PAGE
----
Gender differences in the perceived impact that athlete leaders have on team member emotional states

Stewart T. Cotterill, Beth Clarkson, Katrien Fransen

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Emotional contagion has been recognized as a variable influencing individual behaviour and team functioning. In particular, leaders within the team have been suggested to have a significant impact on their teammates through the expression of their emotions. As a result, the aim of this study was to provide greater insight into how different athlete leaders impact the emotional state of their team members, and whether gender differences existed in these relationships. Participants were 295 university student-athletes (200 male and 95 female) recruited from four universities in the UK. Data were collected in a two-step process. First, a voting/rating procedure was conducted within team to identify dominant task, motivational, social and external leaders. Then, participants completed the emotional contagion subscale of the Measure of Empathetic Tendency to rate the impact different athlete leaders had upon their emotional state. A MANOVA was conducted to explore gender differences in reported emotional susceptibility by leadership role. Subsequent ANOVAs highlighted significant differences between leadership role scores for female participants only. The results suggest that female athletes are more susceptible to emotional influence than male athletes. Furthermore, female athletes experienced a greater variation in the perceived emotional influence of different leadership roles in the team.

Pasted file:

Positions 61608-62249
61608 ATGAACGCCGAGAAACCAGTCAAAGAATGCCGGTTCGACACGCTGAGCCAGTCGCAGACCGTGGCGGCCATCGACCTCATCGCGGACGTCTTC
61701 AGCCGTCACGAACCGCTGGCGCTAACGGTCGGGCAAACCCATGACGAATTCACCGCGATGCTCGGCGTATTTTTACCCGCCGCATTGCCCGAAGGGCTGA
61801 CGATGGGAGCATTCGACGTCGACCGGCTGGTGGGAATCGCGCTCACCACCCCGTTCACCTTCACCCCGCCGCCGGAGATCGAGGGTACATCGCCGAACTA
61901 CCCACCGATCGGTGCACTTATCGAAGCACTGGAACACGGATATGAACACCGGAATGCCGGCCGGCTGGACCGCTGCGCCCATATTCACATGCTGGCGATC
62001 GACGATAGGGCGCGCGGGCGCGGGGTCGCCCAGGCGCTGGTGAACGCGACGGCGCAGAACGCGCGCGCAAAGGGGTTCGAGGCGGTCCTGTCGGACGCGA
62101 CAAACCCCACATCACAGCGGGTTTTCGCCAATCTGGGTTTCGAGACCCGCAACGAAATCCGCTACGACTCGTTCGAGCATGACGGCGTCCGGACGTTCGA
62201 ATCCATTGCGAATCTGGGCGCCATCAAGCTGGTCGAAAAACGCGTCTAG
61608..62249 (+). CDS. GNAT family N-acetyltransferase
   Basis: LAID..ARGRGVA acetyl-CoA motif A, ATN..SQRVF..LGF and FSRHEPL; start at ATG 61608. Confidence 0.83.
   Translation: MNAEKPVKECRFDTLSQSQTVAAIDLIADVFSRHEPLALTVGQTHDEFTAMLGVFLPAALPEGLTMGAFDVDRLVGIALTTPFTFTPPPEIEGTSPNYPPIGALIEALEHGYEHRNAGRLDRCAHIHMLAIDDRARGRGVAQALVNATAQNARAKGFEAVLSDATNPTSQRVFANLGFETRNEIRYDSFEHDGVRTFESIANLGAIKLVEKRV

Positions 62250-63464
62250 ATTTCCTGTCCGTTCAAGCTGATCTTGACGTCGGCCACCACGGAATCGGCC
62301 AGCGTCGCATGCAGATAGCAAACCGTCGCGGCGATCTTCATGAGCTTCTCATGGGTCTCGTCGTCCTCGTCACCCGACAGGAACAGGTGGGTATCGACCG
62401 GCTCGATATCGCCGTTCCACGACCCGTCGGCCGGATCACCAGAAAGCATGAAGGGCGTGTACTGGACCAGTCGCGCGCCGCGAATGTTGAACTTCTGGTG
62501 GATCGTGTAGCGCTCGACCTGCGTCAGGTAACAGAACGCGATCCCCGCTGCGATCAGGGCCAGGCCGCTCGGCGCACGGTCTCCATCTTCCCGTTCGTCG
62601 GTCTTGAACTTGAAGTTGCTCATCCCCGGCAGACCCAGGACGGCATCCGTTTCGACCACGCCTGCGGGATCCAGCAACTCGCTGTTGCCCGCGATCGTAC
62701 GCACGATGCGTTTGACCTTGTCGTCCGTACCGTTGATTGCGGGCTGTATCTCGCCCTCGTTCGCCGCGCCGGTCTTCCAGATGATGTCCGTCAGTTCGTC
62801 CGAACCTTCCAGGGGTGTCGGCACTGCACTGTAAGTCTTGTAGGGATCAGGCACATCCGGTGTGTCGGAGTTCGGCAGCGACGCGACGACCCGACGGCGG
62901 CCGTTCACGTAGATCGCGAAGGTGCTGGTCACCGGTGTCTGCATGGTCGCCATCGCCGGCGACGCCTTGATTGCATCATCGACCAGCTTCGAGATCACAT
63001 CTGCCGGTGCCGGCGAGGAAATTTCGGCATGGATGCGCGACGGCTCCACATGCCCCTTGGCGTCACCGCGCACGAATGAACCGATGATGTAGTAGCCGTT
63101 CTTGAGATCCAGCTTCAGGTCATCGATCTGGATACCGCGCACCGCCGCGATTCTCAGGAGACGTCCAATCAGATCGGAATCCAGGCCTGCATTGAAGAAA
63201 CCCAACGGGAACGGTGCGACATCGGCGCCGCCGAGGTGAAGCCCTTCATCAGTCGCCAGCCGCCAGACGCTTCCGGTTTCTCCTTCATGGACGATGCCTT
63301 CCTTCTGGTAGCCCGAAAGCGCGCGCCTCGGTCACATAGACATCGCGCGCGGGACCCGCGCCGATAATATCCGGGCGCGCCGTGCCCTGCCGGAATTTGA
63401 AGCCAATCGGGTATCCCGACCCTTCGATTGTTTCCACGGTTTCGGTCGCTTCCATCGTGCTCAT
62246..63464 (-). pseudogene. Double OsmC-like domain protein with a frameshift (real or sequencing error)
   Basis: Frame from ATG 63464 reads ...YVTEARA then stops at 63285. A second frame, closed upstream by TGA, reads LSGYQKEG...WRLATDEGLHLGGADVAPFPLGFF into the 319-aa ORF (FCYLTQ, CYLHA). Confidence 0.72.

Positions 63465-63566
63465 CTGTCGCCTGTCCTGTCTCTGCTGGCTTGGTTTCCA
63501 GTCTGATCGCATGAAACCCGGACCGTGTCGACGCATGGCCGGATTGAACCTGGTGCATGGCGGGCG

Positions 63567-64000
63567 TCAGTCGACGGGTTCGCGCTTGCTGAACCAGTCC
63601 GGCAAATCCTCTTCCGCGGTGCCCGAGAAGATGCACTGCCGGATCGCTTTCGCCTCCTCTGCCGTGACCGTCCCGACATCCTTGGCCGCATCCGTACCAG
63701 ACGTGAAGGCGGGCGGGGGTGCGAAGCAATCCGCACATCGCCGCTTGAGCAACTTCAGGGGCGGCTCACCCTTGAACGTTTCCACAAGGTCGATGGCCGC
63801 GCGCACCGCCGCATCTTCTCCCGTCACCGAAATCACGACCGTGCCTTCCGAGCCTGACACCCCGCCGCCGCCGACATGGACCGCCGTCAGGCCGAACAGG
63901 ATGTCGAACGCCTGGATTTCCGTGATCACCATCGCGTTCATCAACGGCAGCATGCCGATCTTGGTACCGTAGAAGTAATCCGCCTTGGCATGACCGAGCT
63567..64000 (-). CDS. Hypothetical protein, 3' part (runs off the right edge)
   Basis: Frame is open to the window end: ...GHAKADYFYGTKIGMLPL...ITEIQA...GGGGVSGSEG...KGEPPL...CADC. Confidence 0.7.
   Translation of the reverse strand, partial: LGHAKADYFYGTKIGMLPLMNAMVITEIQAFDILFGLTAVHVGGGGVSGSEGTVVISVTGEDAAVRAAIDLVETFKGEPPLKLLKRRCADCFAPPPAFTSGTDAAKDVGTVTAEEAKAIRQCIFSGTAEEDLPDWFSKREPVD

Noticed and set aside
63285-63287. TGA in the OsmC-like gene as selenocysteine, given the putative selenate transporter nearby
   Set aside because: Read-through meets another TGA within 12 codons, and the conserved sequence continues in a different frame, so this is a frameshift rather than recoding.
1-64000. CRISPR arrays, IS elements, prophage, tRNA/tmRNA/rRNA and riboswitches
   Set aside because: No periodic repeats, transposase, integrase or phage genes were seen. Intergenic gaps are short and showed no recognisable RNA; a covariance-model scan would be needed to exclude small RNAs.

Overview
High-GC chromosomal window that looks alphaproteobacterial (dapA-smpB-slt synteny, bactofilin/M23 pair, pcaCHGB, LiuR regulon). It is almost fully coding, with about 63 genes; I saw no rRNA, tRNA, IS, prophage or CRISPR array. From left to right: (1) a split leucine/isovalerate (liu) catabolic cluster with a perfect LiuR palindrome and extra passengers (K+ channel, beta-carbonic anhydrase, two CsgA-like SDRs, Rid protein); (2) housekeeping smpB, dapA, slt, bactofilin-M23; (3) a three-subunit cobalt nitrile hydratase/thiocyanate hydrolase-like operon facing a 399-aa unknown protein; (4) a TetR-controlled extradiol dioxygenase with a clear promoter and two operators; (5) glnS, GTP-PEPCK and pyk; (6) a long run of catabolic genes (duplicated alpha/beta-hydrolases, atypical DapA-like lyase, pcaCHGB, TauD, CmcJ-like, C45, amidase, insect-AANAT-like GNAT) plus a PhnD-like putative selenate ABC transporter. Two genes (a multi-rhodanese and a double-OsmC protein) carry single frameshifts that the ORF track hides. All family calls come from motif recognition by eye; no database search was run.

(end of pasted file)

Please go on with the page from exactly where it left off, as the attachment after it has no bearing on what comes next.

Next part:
Original languageEnglish
JournalJournal of Sports Sciences
Early online date21 Mar 2020
Publication statusEarly online - 21 Mar 2020


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